Evanescence gifted one,

channeled hurricane,

bliss lies drying in the coalescence,

sensing ever changeling serene,

spirited back into the world,

emptied into a sackcloth,

forgotten, being little,

dancing with the fairies,

caught beneath jungle leaves,

yelping for the world to know how happy you’ve become.


Every path that I’ve faced has been ten times the one you’ve travelled,

every desire you hold strong is a thin string on my heart,

every dream I experience is your negativity gluing you to the soil,

if my vibrations could speak they would cast you aside,

motionlessly hold you back,

don’t turn back,

no destiny for you here,

but your lies sneak their ways in,

we all watch you believing your own sin,

love starts to win,

eager to turn your life around,

we’re all waiting for you to take the leap,

step inside our empathy for a day,

battling to save you from yourself,

oh, come and steadfast,

I’ve transcended everyone’s past,

then at last,

they all come back,

telling me my own stories,

and I sit and let them enjoy their moment,

painstakingly real and unforgiving,

as each strained breath and clasped hands,

you are becoming.


Into the lands of Avalon,

bordering the edge of Capulon,

decidedly strung upon,

come on sun,

not much fun,

to be wrung from that dry lantern,

alienic aurora being,

angelic disciple of light,

comes from flight,

descended upon the mountainous red rocks,

colliding with space rocks,

cosmic dude.


Black and closed,

sacked and dosed,

racked and morose,

drained and close,

supine and disposed,

desperately healing without a healer,

no stick sword to tackle the blackness,

an empty picture frame stuck in a box,

locked in that closet for all you forgot,

despair the night turns to day,

yet I am so far away,


Simple Being

caritate te ipsum, love thyself,

scio te ipsum, know thyself,

one must tranverse that great river before coming to the true side,

the dark and hard path that lay in front,

a mere illusion,

grapple with the demons and angels,

wrestle with your god,

fly around wondering what the heck is going on,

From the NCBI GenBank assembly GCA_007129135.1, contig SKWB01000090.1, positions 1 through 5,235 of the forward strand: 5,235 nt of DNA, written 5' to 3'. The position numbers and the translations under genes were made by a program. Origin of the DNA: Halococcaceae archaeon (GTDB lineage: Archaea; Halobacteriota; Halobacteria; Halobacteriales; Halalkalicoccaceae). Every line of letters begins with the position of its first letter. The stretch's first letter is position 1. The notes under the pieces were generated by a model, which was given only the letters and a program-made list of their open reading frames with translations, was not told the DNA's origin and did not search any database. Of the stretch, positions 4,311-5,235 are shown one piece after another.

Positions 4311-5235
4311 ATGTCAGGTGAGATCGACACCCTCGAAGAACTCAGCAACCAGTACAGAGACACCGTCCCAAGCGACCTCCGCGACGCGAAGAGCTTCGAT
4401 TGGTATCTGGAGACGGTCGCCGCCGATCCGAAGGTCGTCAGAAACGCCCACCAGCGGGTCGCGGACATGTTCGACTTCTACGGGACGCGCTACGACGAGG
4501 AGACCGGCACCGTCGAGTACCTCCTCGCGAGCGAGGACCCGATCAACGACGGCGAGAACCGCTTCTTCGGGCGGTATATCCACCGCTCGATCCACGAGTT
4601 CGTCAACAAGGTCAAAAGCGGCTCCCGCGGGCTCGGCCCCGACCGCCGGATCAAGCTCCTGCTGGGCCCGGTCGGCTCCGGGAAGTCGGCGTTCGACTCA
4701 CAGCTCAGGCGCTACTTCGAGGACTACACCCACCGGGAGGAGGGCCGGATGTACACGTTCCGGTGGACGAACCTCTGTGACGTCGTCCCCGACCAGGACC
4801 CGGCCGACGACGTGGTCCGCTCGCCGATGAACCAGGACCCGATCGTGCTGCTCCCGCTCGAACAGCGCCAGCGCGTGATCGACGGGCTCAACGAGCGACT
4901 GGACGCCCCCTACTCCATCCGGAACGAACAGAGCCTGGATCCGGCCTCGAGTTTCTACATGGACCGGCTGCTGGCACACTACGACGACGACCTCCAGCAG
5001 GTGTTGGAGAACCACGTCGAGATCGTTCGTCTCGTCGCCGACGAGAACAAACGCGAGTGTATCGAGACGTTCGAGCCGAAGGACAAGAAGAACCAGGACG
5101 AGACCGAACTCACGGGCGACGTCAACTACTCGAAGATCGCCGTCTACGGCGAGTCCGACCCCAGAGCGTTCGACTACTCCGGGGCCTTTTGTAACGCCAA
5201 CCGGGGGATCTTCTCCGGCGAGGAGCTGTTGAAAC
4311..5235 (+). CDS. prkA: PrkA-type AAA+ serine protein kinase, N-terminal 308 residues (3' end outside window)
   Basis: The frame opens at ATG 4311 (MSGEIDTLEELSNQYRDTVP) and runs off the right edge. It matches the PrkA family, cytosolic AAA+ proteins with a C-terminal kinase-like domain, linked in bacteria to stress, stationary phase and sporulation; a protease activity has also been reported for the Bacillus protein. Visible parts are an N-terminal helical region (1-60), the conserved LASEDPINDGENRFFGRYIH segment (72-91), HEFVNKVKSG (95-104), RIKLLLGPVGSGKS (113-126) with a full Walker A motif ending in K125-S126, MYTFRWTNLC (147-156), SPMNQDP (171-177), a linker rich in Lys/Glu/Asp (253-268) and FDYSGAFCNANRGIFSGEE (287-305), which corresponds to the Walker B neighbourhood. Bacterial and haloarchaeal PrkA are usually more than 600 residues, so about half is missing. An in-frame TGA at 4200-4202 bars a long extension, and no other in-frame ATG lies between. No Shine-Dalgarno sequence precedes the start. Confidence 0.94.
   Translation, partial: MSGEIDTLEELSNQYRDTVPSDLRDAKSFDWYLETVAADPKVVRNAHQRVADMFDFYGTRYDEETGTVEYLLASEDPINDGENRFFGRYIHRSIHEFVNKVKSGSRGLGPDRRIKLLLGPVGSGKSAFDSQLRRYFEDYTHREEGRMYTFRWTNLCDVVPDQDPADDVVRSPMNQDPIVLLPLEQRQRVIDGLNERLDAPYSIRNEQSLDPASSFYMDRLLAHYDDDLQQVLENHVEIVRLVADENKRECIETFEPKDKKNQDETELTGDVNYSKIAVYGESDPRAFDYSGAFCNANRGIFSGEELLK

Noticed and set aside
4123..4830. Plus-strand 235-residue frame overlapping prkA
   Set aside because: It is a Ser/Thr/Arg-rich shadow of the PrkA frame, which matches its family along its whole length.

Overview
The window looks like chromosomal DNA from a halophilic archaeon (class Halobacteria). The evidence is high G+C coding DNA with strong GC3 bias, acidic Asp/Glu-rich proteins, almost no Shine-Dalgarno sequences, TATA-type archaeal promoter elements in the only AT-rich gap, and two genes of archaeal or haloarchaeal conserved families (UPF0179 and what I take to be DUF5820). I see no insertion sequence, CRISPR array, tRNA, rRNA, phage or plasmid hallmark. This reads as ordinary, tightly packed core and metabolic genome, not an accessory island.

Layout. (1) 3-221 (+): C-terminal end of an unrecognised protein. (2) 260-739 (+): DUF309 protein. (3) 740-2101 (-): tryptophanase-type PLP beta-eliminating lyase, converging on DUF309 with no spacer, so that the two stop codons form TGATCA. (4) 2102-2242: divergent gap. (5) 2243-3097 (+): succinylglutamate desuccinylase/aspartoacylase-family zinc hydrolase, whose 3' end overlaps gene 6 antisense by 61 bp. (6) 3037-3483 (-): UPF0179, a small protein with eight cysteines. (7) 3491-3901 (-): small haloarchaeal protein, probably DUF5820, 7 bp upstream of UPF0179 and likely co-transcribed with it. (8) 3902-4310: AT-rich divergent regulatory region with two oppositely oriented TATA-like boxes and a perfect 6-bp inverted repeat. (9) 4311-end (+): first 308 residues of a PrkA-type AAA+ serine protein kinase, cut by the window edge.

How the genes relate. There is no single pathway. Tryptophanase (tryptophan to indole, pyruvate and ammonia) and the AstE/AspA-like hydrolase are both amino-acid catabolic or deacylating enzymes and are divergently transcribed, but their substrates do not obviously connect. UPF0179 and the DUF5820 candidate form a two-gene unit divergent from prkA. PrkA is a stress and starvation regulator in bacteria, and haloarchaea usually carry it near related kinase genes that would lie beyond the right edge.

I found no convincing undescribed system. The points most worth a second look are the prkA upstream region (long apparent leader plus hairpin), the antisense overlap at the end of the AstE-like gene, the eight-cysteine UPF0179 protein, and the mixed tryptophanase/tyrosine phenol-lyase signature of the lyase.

if the light is real or powder,

mere dust settled in an expanse,

carpe diem, seize the day,

so I heard you say,

but unfortunately life won’t always be this way,

that’s what I say,

so look up to the skies with teardrops in your eyes,

battles of fire raging across the sunet,

bring your cross and dagger,

and meet me at the equinox,

the journey to our infinite love has not begun,

trying hard to passion existence,

bleeding through the wire to find another reason,

hitting that height to just admire,

a word you could say,

quam pulchra, how lovely,

shoot across the rooftops at night,

skate into a secluded desert bar,

pull up a chair, prepare,

for the night is a scar,

not too far for you to find,

seeking your ways out of your mind,

that bridge to the other side,

how fragile I find.


Reaping the seeds you have sewn,

changing the beat you have toned,

feeling the heat you keep attuned,



jiving across sorrowful waters,

each droplet lashing at your spirit,

held by a thin string,

reach for the stars,

expect an easy way back,

drying off in that desert,


Buddha Wisdom

There is an old story about a man who came to see the Buddha because he had heard that the Buddha was a great teacher. Like all of us, he had some problems in his life, and he thought the Buddha might be able to help him straighten them out. He told the Buddha that he was a farmer.

“I like farming,” he said, “but sometimes it doesn’t rain enough, and my crops fail. Last year we nearly starved. And sometimes it rains too much, so my yields aren’t what I’d like them to be.”

The Buddha patiently listened to the man.

“I’m married, too,” said the man. “She’s a good wife… I love her, in fact. But sometimes she nags me too much. And sometimes I get tired of her.”

The Buddha listened quietly.

“I have kids,” said the man. “Good kids, too… but sometimes they don’t show me enough respect. And sometimes…”

The man went on like this, laying out all his difficulties and worries. Finally he wound down and waited for the Buddha to say the words that would put everything right for him.

Instead, the Buddha said, “I can’t help you.”

“What do you mean?” said the man, astonished.

“Everybody’s got problems,” said the Buddha. “In fact, we’ve all got eighty-three problems, each one of us. Eighty-three problems, and there’s nothing you can do about it. If you work really hard on one of them, maybe you can fix it – but if you do, another one will pop right into its place. For example, you’re going to lose your loved ones eventually. And you’re going to die some day. Now there’s a problem, and there’s nothing you, or I, or anyone else can do about it.”

The man became furious. “I thought you were a great teacher!” he shouted. “I thought you could help me! What good is your teaching, then?”

The Buddha said, “Well, maybe it will help you with the eighty-fourth problem.”

“The eighty-fourth problem?” said the man. “What’s the eighty-fourth problem?”

Said the Buddha, “You want to not have any problems.”

Poem titled: Patience

Likened to a thorn in a bush,

trimmed and fell,

beaten and rained,

the rest of the birds,

the growth of the earth,

the start of your patience.